Cells are the Smallest Unit of Life
Cells are the smallest unit of life, the very building block of life, and together make us and all other multicellular organism what we are. Adult cells are usually specialized for specific function (i.e. cartilage, acid secretion in the stomache, etc). However, some cells remain less specialized and differentiated, called stem cells. Stem cells play a primary role in the healing process, and are capable of dividing into a wide variety of cell types. While stem cells previously were collected using aspiration of bone marrow, but recently they have been found in very high numbers in fat, which is much easier to collect and more abundant. The ease of obtaining adult stem cells from fat currently makes liposuction the preferred method for collection, and avoids the risk and controversy of embryonic stem cell use.
Dr. Mark E. Johnson, MD, Ph.D., specializing in cosmetic surgery and anti-aging, is one of only a few leading physicians to embrace these technologies, offering cutting-edge nonsurgical alternatives using Platelet Rich Plasma (PRP) and innovative cellular therapies. Stem cells and PRP are also used for aesthetic procedures by Dr. Johnson. Fat can be “supercharged” to survive by adding additional stem cells back into it, allowing the surgeon to transfer the fat to where volume is desired with excellent long term results. This stem cell-augmented fat can be transferred to the butt (Brazilian Buttlift), breasts (Natural Breast Augmentation), and face (Stem Cell Facelift). Also known as Fat Injections, these are virtually scarless procedures and provide volume enhancement that has a natural look and feel.
How Do Stem Cells Work?
Although Cell therapy in various forms has been around for centuries, we are most familiar with blood transfusions, bone marrow and organ transplantations, and reproductive in vitro fertilizations. Stem cells, although still considered experimental by the FDA, are the ultimate form of cell therapy and this innovative technology is offering hope and promise for the treatment of many diseases which currently are inadequately treated by allopathic medicine.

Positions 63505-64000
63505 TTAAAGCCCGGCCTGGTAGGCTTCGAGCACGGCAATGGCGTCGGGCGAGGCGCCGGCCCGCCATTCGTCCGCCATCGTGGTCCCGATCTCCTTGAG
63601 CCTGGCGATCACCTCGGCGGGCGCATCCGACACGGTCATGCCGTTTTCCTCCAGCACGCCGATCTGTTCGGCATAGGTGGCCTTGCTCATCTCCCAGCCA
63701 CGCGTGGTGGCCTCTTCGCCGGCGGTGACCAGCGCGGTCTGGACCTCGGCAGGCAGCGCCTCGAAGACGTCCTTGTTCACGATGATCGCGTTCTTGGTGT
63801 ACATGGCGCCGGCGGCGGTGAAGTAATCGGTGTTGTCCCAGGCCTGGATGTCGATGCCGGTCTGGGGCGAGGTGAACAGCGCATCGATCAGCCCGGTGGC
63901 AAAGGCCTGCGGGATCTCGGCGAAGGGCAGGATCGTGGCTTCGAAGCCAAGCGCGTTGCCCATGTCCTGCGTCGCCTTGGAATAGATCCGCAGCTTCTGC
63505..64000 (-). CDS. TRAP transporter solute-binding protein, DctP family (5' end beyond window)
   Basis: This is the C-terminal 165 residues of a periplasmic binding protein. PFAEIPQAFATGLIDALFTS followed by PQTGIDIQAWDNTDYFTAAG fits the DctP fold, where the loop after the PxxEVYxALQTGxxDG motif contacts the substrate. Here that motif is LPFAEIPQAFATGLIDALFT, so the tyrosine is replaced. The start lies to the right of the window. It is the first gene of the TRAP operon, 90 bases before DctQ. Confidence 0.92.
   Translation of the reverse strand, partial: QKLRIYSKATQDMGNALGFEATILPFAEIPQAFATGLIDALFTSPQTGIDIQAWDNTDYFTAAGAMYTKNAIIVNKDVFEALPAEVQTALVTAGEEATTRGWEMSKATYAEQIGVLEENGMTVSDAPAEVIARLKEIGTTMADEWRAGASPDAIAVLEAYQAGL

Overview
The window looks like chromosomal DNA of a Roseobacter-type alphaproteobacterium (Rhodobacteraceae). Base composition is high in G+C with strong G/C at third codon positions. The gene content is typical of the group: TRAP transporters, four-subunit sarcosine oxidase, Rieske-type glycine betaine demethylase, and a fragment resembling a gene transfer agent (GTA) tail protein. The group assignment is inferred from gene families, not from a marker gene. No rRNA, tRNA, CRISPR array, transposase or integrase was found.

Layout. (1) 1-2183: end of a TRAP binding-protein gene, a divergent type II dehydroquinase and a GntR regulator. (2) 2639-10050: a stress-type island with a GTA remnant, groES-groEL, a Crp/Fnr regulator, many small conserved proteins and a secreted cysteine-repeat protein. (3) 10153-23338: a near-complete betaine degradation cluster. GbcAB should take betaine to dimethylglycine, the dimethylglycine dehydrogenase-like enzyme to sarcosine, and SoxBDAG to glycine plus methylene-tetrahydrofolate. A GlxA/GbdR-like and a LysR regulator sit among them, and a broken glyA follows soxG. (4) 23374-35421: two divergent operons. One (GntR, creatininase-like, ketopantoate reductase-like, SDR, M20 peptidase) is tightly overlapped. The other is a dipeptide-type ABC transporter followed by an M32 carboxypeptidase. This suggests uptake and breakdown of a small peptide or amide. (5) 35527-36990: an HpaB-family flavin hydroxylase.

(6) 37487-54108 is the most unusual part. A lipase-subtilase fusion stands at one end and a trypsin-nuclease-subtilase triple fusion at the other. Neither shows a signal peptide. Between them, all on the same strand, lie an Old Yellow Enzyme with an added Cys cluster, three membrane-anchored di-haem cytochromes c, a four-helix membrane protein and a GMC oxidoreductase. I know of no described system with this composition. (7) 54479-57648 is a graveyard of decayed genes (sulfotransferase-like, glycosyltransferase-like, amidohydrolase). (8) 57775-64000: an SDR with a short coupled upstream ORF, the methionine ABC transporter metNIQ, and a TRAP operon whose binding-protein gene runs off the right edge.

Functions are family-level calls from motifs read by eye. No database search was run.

Scientists have discovered that stem cells are inactive until triggered by signals of damaged cells. When triggered, the stem cells “awake” and start the normal healing process of the damaged area. However, in cases of some diseases, such as arthritis and autoimmune diseases, there may be inadequate signals to “wake up” the stem cells, or there may simply be too few stem cells to carry out the healing response, such as in joints or heart tissue. In these cases, studies indicate that injecting stem cells into these areas can dramatically improve healing. The stems cells in these cases are activated by using Platelet Rich Plasma (PRP), which is the serum of the blood containing high numbers of platelets containing the necessary growth factors. In stem cell rich areas of the body (soft tissues, muscle, tendons etc), use of this PRP to activate the resident stem cells is sufficient to very dramatically improve healing (remember Hines Ward before the SuperBowl?). In both cases, the treatment therefore is to use one’s own cells to heal the body, very much as nature intended.
If you feel you might be interested in stem cell procedures contact well-trained doctors in your area who practice stem cell procedures and find out if you are a good candidate for this procedure.